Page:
Evergreen students interested in going into animation should take any full time program that offers visual arts, especially drawing, and that also focuses on visual literacy and how images represent and communicate ideas. Each year Evergreen usually offers several programs that combine one of the arts with another discipline outside of the arts. In them, students learn about a topic and how to represent it through research and observational and creative work. I teach animation every year, but not to all levels of students every year. A student interested in animation but not able to take a program that offers it that year should focus on building the skills I mention above by taking other programs that offer them. It’s best to work with an academic advisor to find the most appropriate programs. You can look at the on-line catalog to get an idea of how the full time curriculum works. To the right of my home page are links to interdisciplinary programs I’ve taught that combine animation with other subjects.
I teach experimental forms of 2d analog and digital animation as well as stop motion. I don’t teach 3D computer animation such as Maya and don’t recommend students attempt to learn it until they have developed fundamental animation techniques and a good sense for timing and movement the old fashioned way. This practice is supported by major recruiters in the industry (I have talked with reps from Disney and Pixar and they confirmed this) who say that they are happy to teach good animators how to use their software, but they are not interested in teaching software experts and programmers how to animate. This is why I focus on students’ understanding of the principles of animation and motion graphic design that they can then apply to any platform or technology. The media faculty, myself included, predominantly support experimental and critical media approaches to theory and production that tend to be non-fiction. As we are part of a broadly interdisciplinary liberal arts college, our priority is on helping students gain visual and media literacy and develop strong critical thinking, reading and writing skills in the context of the full time academic programs.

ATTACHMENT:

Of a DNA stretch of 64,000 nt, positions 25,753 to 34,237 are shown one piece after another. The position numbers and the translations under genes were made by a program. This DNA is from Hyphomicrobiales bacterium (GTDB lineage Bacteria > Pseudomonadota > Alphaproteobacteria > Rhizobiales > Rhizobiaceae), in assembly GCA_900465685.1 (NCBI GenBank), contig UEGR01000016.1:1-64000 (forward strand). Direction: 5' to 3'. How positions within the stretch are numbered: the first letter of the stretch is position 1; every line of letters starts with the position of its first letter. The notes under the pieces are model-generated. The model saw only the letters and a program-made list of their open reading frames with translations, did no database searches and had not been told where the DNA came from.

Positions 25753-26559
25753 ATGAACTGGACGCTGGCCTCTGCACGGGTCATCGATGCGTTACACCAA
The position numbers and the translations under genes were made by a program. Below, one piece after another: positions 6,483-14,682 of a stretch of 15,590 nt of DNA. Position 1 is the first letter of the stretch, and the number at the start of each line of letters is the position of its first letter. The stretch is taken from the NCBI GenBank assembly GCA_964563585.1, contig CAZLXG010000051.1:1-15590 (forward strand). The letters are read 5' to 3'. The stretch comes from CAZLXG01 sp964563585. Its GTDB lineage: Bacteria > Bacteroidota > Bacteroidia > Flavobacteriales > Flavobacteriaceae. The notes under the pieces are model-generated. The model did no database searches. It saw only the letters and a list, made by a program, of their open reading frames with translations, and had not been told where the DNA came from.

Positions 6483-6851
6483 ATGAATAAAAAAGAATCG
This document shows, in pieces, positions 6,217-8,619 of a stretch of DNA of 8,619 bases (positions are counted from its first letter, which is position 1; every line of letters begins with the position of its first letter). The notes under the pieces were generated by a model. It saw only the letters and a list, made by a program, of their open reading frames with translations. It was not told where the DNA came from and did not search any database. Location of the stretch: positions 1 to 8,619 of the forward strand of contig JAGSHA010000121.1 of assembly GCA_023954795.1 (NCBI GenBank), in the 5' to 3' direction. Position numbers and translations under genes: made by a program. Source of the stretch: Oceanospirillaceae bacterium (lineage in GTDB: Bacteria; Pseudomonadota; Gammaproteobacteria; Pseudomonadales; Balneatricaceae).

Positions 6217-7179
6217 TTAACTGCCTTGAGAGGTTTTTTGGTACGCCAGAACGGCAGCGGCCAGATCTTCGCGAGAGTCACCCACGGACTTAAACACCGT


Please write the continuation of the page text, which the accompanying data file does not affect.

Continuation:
Good creative work is rooted in these skills. From there many students go on to produce wonderful work, and many are employed in the industry in studios and on the crews of mainstream features and games. I don’t have statistics for how many of our graduates are working in animation and where. We have grads at Pixar, LAIKA, Cartoon Network, and lots of game developers. Students have gone on to pursue their MFAs in the Department of Animation and Digital Arts at USC, others have gone to the Art Institute of Chicago, Emily Carr (ECUAD) and NYU. Many more are working freelance, doing animation, compositing and various other jobs related to animation or feature film production, or teaching.
We do support students in internships, generally in their senior year, or in their final quarter of Mediaworks. It is usually up to the student to research, network and find an internship. Our students have interned at a variety of places, both in the animation industry and outside of it in independent production. Sometimes these internships turn into paying jobs.